wire, all the needles point in the

same direction

(Earth’s magnetic field)

The wire carries a strong, the

needles all deflect in a direction

tangent to the circle

?

C

Bds =

}

¸, ,

0

C

Bds =

}

¸, ,

o

C

Bds i µ =

}

¸, ,

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Chapter 4: Mangetism 4.1. Magnets

Ampere’s Law Ampere’s Law

ο

1

N

i

C

Bds i µ =

¿

}

¸, ,

( )

ο 1 4

C

Bds i i µ = +

}

¸, ,

**Chapter 4: Mangetism 4.1. Magnets
**

Ampere’s Law Applications Ampere’s Law Applications

Rectangular path: the field along the length

inside the coil is the dominant contribution

and the other parts is negligible.

rectangular

path ο

1

N

i

C

Bds i µ =

¿

}

¸, ,

Ampere’s Law

ο

0

l

Bds Ni µ ¬ =

}

ο

0

l

B ds nli µ ¬ =

}

Constant field:

(n – density of turns)

ο

B ni µ ¬ = | | ( )

7

0

4 10 T/Am µ t

÷

= ×

Chapter 4: Mangetism 4.1. Magnets

Ampere’s Law Applications Ampere’s Law Applications

Magnetic along the straight wire

r

ο

1

N

i

C

Bd s i µ =

¿

}

¸, ,

Ampere’s Law

2

ο

0

r

Bds i

t

µ ¬ =

}

ο

2 B r i t µ ¬ =

ο

2

i

B

r

µ

t

¬ =

| | ( )

7

0

4 10 T/Am µ t

÷

= ×

Chapter 4: Mangetism 4.1. Magnets

Ampere’s Law Applications Ampere’s Law Applications

Magnetic Field of Toroid

Circular path

ο

1

N

i

C

Bd s i µ =

¿

}

¸, ,

Ampere’s Law

2

ο

0

r

Bds Ni

t

µ ¬ =

}

ο

2 B r Ni t µ ¬ =

ο

2

Ni

B

r

µ

t

¬ =

| | ( )

7

0

4 10 T/Am µ t

÷

= ×

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Chapter 6 Chapter 6

Chapter 4: Mangetism 4.1. Magnets

Experiments Experiments

Chapter 4: Mangetism 4.1. Magnets

Experiments Experiments

Movement of a magnet relative to a coil produces emfs as shown.

The same emfs are produced if the coil is moved relative to the magnet.

The greater the speed, the greater the magnitude of the emf

The emf is zero when there is no motion

Chapter 4: Mangetism 4.1. Magnets

Experiments Experiments

Electric generator

Rotate a coil in a magnetic field =>

produces an emf.

Mechanical energy done is converted to

electric energy.

Note the generator is very similar in

construction to a motor

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Chapter 4: Mangetism 4.1. Magnets

Experiments Experiments

cos d Bd A BdA u u = u = =

} } }

¸, ¸,

Magnetic flux, Φ , given by

B - magnetic field strength over an area A

θ angle between the perpendicular to the

area and B

Chapter 4: Mangetism 4.1. Magnets

Faraday’s law of induction Faraday’s law of induction

B

d

dt

c

u

= ÷

The emf induced in a circuit is directly proportional to the time

rate of change of the magnetic flux through the circuit

Faraday’s law of induction

If the circuit is a coil consisting of N loops

B

d

N

dt

c

u

= ÷

( ) cos d BA

dt

¢

c = ÷

By changing:

Magnitude of B

Area enclosed by the loop

Angle θ between B and normal of the

Chapter 4: Mangetism 4.1. Magnets

Lenz’s law Lenz’s law

The polarity of the induced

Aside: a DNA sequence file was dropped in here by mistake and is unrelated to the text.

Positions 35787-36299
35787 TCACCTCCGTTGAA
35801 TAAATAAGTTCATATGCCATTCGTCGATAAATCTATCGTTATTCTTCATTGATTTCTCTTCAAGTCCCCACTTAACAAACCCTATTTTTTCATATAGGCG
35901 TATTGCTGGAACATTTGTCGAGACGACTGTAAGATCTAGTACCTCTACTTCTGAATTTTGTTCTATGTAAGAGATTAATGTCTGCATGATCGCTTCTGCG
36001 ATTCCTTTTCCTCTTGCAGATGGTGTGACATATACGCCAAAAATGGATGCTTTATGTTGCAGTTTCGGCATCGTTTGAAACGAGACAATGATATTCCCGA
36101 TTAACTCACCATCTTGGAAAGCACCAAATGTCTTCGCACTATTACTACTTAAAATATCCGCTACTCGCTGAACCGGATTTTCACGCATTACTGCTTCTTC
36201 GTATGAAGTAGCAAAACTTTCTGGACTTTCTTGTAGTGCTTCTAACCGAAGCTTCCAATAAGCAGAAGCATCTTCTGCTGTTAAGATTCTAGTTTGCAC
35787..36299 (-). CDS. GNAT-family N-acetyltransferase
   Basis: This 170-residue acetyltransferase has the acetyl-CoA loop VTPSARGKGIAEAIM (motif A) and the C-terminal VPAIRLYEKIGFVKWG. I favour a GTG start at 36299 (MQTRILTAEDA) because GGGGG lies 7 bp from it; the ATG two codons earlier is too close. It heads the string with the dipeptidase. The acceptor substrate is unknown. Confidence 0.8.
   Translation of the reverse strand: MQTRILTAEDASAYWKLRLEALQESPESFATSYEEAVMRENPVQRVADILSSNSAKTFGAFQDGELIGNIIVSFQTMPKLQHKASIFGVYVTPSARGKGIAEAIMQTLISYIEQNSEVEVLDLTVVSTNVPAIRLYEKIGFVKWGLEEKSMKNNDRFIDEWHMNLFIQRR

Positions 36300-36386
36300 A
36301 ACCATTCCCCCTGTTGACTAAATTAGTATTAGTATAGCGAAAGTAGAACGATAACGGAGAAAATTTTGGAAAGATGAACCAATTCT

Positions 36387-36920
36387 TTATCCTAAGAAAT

emf is such that it tends to

produce a current that

creates a magnetic flux to

oppose the change in

magnetic flux through the

area enclosed by the

current loop

Chapter 4: Mangetism 4.1. Magnets

Faraday’s law applications Faraday’s law applications

The ground fault interrupter (GFI)

safety device protects users of

electrical appliances against

electric shock

Two currents 1 and 2 are opposite directions

=> net magnetic flux is zero

If appliance gets wet, current leak to ground

¬the return current 2 changes

¬the net magnetic flux is no longer zero

¬inducing an emf in the coil

¬Trigger breaker stopping current before

harmful level

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Chapter 4: Mangetism 4.1. Magnets

Faraday’s law applications Faraday’s law applications

Production of sound in an electric guitar

Pickup coil placed near the vibrating guitar string can be magnetized.

A permanent magnet inside the coil magnetizes the portion of the string nearest the coil.

When the string vibrates at some frequency, the magnetized segment produces a

changing magnetic flux in the coil => Induces an emf in the coil that is fed to an amplifier.

The output of the amplifier is sent to the loudspeakers producing the sound wave

Chapter 4: Mangetism 4.1. Magnets

Faraday’s law applications Faraday’s law applications

Generators

AC generator consists of a coil - or coils - of wire moving relative to a

magnetic field. With this arrangement, a voltage is induced and this

generates a current in a circuit.

In a bicycle dynamo, a magnet turns

inside a coil of wire when the back

wheel of the bicycle is turning.

Chapter 4: Mangetism 4.1. Magnets

Faraday’s law applications Faraday’s law applications

Transformers

Transformers are used to change

the size of an ac voltage.

The secondary voltage depends on

the number of turns on both the

primary and the secondary coils and

on the voltage across primary coil.

s s

p p

V V

V V

=

• V

s

is the voltage induced in the secondary coil in volts

• V

p

is the voltage applied to the primary coil in volts

• n

s

is the number of turns on the secondary coil

• n

p

is the number of turns on the primary coil